Overlong and lacking in humanity. 3/5 stars.
For more background and blurbs, check out my reviews of Throne of Glass (Book 1), Crown of Midnight (Book 2) and Heir of Fire (Book 3), and Queen of Shadows (Book 4).
For those of you who don’t know, the Throne of Glass series is a 6-book saga following the adventures of a bad-ass female assassin in a fantasy realm which features fairies, witches and all sorts of magical shenanigans. While the first two books in the series felt solidly YA, I’m guessing the author feels her readers are growing up as the series goes on and certainly book 5 is more NA territory with some undoubtedly “adult” content.
Now, before I get into what will possibly become a bit of a rant, I want to make it clear that this was fine. Just fine. Not great, not bad. Just OK.
I read the first 4 installments of this series back to back last summer. And I think that’s the way this series is best approached. If you haven’t already started it, I’d wait until the sixth and final book is published and then read them all. Unless, of course, you have an excellent memory. Unfortunately, my memory seems to be ever-dwindling and in the year since I finished book 4, I’ve clearly forgotten many crucial characters and events from the series. At the start of Empire of Storms I was often lost and at the end when a load of new people started showing up I had NO idea who they were… although I felt I should know.
While I haven’t returned to this series recently, I did read the second installment of Sarah J. Maas’ popular A Court of Thorns and Roses series – A Court of Mist and Fury – back in May. Sadly this also turned out to be a problem because there were far too many times in Empire of Storms where the author seemed to have copied bits from ACOMAF. The echoes were everywhere, particularly in the sex scenes. Sex scenes which border on laughable by the way: you know you’re reading “fantasy” fiction when all the female characters have multiple orgasms every single time they have sex!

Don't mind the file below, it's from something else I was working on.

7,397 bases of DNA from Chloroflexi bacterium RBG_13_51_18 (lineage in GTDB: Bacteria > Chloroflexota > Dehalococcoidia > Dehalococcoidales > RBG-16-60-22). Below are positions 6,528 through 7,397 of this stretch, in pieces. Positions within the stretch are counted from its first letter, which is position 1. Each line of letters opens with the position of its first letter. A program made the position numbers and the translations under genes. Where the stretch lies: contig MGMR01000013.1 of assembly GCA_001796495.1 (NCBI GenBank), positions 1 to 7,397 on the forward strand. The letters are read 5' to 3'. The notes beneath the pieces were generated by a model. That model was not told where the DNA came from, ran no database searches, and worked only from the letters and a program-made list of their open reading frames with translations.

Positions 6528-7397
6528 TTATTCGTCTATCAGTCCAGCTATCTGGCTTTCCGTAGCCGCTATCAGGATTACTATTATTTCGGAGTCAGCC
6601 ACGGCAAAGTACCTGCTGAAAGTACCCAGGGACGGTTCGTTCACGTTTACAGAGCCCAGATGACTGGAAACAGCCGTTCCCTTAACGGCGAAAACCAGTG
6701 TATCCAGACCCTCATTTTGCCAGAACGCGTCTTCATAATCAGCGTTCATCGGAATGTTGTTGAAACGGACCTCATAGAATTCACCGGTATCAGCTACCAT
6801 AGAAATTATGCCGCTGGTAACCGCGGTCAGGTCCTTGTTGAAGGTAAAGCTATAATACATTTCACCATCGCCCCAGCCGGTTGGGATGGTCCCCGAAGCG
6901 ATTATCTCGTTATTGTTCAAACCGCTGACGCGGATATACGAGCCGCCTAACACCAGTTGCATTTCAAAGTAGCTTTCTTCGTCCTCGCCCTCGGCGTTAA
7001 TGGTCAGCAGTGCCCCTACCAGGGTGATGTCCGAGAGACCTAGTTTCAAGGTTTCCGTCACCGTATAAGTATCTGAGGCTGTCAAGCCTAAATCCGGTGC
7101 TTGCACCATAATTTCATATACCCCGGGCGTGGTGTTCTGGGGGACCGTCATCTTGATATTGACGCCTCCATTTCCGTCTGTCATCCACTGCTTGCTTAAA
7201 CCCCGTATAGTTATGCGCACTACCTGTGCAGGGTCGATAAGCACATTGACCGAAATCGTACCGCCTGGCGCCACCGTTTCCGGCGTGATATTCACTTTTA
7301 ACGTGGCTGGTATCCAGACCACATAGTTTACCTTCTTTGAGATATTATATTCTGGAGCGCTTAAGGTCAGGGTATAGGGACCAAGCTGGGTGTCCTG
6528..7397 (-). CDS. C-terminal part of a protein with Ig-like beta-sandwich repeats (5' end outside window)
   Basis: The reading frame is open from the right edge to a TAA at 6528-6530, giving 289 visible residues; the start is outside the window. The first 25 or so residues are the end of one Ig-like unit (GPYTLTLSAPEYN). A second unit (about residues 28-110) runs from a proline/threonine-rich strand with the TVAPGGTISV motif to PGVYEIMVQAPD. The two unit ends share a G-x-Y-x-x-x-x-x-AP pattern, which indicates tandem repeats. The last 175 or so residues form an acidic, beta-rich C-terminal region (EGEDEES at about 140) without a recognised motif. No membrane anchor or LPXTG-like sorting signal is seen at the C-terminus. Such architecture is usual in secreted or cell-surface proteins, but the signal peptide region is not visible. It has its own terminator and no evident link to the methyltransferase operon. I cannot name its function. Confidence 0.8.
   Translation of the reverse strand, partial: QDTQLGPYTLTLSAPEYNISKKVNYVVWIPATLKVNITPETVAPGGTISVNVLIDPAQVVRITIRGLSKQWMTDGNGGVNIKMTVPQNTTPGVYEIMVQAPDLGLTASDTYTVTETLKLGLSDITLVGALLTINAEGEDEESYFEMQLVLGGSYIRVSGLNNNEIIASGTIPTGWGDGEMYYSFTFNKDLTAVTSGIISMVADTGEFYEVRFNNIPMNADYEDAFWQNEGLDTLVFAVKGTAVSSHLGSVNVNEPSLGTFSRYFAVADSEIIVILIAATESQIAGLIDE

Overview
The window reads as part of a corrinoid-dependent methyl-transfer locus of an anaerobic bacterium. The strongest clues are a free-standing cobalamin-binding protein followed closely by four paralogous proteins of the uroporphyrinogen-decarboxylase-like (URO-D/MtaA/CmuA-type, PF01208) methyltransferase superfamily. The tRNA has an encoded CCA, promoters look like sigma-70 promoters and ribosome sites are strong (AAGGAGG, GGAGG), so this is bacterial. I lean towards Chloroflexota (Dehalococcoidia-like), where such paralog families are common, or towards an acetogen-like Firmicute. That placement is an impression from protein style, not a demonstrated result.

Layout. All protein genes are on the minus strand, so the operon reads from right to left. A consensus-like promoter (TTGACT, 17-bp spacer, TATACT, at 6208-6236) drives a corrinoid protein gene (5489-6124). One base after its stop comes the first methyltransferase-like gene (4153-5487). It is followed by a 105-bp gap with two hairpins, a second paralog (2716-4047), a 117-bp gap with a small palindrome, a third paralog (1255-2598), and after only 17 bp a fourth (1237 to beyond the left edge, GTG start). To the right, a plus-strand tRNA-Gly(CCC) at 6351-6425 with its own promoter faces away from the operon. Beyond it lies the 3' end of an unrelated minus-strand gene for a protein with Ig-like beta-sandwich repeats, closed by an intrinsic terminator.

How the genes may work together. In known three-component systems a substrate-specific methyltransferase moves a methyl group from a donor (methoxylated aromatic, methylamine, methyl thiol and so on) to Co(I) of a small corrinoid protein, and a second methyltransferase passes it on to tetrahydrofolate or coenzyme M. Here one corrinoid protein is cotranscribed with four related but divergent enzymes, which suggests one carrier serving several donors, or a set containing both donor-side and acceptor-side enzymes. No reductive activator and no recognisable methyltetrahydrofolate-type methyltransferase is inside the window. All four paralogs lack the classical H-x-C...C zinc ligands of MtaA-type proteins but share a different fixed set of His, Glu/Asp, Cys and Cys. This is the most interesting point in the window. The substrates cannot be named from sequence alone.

I re-read my review for book 4 before writing this and most of my issues with that book persist: I don’t like Rowan much and Celaena/Aelin is increasingly annoying. Their romance is very important to this book, so if you don’t care for it, that’s already a big dent in your enjoyment. However, as with books 3 and 4, the secondary characters save this book, giving us just enough to care about to keep reading: Manon continues to be excellent, and Lysandra and Elide are great.
But, even though the secondary characters are doing their best, I still wasn’t gripped. So what is going on? I think the problem may be that the balance of human-non-magical-pleb vs. non-human-supernatural-royalty is out of whack. With certain characters now having discovering their “powers”, I don’t think any of the main characters are human and/or normal anymore. This makes it hard to relate to them: once it’s all immortals, royalty and demi-whatnot, it becomes tricky to still care about the characters are much. This book is desperately missing a Chaol, an entirely human, non-supernatural character who finds themselves out of their depth and who can look on all the supernatural events around them in shock, helping us to share their awe, rather than only boredom because the book goes on and on for nearly 700 pages.
I have hope for book 6. My preferred books in the series have been the even numbers, probably because the odd numbers appear to function as set-up and the evens as pay-off which, let’s face it, will always be more satisfying. And if Maas brings back Chaol and Nesryn and writes half of the book in their POVs, that would be a good start.
Overall: while it’s not my favourite installment, there’s enough here to keep fans of the series happy until the final book is published next year. If you haven’t started the series yet, I’d wait until all the books are available so you can read them without any long pauses in between… unless you have a photographic memory!